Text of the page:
ERIC NI­COL­SON SPORTS ED­I­TOR

The Courier & Advertiser (Dundee Edition) - - NEWS -

We should have known it was go­ing to be tear­ful at the end, both for Andy Mur­ray and all the Scots who have fol­lowed the boy from Dun­blane’s top-level ten­nis ca­reer for well over a decade.

Never can our small coun­try have felt so in­vested in one of our ath­letes.

There has been col­lec­tive an­guish, joy and pride. Al­ways col­lec­tive pride.

That has been the beauty of the Andy Mur­ray story; the raw emo­tion and vul­ner­a­bil­ity of the man has en­deared him to a na­tion.

Five-set ten­nis matches took him, and us, on an emo­tional roller­coaster time and time again.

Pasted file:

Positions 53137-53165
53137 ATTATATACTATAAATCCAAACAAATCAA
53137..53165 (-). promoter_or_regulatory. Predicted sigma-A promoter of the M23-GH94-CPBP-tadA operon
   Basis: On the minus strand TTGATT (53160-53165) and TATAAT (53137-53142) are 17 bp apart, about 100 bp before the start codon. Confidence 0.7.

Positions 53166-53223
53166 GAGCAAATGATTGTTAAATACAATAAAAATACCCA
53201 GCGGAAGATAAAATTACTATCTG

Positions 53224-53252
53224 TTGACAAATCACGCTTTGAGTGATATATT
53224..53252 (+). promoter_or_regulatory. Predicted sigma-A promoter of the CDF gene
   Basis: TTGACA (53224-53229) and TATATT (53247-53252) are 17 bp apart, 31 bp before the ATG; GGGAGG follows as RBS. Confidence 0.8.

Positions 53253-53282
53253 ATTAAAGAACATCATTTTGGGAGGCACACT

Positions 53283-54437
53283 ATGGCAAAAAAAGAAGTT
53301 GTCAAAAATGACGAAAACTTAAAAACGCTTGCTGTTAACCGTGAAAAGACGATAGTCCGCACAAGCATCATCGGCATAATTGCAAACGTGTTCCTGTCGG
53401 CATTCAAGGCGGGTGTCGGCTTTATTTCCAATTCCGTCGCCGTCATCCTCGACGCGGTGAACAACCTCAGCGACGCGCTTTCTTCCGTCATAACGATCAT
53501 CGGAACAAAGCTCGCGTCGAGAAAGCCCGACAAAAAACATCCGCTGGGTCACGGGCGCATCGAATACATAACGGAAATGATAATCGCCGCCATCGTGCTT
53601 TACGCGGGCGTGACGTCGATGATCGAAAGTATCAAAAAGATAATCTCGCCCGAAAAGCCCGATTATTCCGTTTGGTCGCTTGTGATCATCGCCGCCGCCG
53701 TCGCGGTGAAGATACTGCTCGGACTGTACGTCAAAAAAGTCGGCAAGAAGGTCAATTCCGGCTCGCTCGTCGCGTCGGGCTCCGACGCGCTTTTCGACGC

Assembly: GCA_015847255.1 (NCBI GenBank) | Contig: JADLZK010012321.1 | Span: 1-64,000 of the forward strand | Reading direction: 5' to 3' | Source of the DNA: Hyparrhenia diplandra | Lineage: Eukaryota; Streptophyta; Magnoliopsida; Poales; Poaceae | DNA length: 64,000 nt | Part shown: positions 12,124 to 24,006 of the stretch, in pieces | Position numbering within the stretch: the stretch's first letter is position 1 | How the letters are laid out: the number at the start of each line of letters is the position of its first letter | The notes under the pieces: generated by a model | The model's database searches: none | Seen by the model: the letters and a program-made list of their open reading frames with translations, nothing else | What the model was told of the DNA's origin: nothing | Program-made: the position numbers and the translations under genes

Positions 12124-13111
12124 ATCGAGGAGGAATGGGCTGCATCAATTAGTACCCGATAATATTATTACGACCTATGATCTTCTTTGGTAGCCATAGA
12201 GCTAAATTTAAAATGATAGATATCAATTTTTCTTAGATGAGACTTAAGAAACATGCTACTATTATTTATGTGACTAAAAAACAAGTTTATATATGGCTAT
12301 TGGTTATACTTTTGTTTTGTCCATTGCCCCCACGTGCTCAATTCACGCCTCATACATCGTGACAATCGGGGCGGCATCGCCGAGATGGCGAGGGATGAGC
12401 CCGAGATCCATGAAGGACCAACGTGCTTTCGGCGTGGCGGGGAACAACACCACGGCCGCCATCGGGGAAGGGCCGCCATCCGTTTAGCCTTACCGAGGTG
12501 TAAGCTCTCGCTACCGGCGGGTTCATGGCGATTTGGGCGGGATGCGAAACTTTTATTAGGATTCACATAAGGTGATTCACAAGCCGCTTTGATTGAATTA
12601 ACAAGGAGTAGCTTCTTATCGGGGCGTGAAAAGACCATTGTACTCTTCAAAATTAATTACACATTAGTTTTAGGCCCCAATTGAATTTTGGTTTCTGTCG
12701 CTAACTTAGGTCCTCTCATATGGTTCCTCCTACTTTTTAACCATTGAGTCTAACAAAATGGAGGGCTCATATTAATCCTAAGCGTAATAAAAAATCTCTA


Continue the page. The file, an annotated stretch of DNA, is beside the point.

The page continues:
At times it felt like a re­lief when his big games took place in the mid­dle of the night our time. You woke up to the score and didn’t feel as if you had been put through four hours of tele­vi­sion tor­ture.

Scot­land has no right to ex­pect a reg­u­lar diet of world-class sport­ing mo­ments, cer­tainly not at ten­nis. But that is ex­actly what Mur­ray has served up.

The very idea of a Scot­tish ten­nis player get­ting to a soli­tary Grand Slam semi-fi­nal was a far-fetched no­tion be­fore the mid-2000s, yet he be­came a vir­tual per­ma­nent fix­ture in them year after year.

The ti­tles he amassed don’t do the Andy Mur­ray story jus­tice.

This has been a Scot­tish sport­ing fairy tale like no other, and even the lack of a happy end­ing can’t change that.

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